Kohl's Corp. (KSS) - Get Free Report is teaming up with Amazon.com (AMZN) - Get Free Report this fall, a partnership being translated into a key buying opportunity for the beaten-down department-store chain.
Kohl's announced Tuesday that it would accept returns at 82 stores on some merchandise purchased from Amazon.com. The Amazon Returns at Kohl's program follows the firm's announcement earlier in the month that it had partnered with Amazon for a new smart home experience at 10 Kohl's stores in the Los Angeles and Chicago markets.
Kohl's is up just over 2% Tuesday following the announcement.
That partnership shouldn't come as a big surprise. Amazon's sales dominance and new brick-and-mortar exposure through its Whole Foods acquisition has been the biggest downward driver on the rest of the retail industry this year. By partnering with the biggest threat to traditional retail, Kohl's is taking the target off its own back.
More importantly, it's participating in some of the breakneck momentum that Amazon shares have been enjoying this year.
Simply put, Kohl's is in breakout mode right now. To figure out how to trade it, we're turning to the chart for a technical look:
Kohl's has been range-bound for most of 2017. Year-to-date shares have shed more than 8% of their market value, missing out on the significant upside that the rest of the broad market has enjoyed this year. But that sideways grind is officially over in September. In fact, shares are breaking out through a pretty straightforward technical buy signal this month.
The pattern in play for Kohl's is a rounding bottom setup, a bullish reversal pattern that looks just like it sounds. The rounding bottom indicates a gradual shift in control of shares from sellers to buyers -- and it's triggered by a breakout through the resistance level that bounds the pattern to the top-side. For Kohl's, that buy signal actually happened earlier this month with a move through $41.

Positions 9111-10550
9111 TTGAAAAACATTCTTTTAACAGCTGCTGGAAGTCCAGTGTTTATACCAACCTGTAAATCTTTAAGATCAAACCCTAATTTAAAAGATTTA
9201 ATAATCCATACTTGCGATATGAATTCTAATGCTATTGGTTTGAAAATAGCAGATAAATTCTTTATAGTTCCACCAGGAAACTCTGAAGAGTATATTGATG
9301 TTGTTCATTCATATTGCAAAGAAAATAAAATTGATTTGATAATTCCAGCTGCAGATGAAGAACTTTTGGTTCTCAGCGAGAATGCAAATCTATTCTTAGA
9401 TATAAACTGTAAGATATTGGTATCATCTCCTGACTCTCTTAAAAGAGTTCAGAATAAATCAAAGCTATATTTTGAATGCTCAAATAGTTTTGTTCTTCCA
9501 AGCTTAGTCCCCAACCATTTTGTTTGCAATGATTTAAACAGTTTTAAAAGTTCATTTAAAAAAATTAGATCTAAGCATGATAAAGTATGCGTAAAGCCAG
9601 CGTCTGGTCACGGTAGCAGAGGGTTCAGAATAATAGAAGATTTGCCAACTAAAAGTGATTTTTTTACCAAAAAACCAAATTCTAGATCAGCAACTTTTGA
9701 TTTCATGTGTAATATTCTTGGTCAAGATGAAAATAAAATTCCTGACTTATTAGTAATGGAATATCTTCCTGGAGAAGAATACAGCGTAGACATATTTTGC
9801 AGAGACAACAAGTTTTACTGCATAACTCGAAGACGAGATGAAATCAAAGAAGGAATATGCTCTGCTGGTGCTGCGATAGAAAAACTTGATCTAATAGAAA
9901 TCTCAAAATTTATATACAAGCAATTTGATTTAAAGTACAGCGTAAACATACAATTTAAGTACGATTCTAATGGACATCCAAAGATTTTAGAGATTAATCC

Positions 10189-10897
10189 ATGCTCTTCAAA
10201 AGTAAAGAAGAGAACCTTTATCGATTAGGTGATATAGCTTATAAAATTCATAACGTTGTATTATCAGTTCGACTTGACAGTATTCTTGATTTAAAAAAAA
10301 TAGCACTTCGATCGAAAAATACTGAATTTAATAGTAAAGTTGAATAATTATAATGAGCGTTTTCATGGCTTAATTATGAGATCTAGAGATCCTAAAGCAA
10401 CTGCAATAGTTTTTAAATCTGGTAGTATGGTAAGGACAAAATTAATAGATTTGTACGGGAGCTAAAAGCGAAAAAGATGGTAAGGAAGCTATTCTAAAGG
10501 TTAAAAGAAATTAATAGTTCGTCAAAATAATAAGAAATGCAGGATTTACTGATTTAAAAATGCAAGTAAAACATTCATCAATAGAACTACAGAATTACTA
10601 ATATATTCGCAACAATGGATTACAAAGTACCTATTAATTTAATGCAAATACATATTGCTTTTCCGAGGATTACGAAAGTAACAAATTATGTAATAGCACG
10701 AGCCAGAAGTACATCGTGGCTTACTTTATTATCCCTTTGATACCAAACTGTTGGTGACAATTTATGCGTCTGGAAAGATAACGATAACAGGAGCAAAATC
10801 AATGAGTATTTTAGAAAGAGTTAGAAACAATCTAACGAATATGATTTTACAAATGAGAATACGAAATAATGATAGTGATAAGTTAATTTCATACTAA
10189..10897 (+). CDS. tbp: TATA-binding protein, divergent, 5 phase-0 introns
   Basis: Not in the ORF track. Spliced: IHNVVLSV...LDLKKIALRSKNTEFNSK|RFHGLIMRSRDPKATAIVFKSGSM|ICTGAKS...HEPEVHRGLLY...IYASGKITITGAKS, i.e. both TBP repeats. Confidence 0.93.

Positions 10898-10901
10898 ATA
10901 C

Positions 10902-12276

What made that $41 level so important for this stock? It all boils down to buyers and sellers. Price patterns, like this rounding bottom setup, are a good quick way to identify what's going on in the price action, but they're not the ultimate reason shares look attractive here.
The $41 resistance level is a price where there has been an excess of supply of shares; in other words, it's a spot where sellers had previously been more eager to step in and take gains than buyers were to buy. That's what made a breakout above $41 so significant -- the move means that buyers are finally strong enough to absorb all of the excess supply above that price level.
That makes higher ground the high-probability trade in the near term. Shares don't face meaningful resistance again until prior highs, up at $57.
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This article is commentary by an independent contributor. At the time of publication, the author held no positions in the stocks mentioned.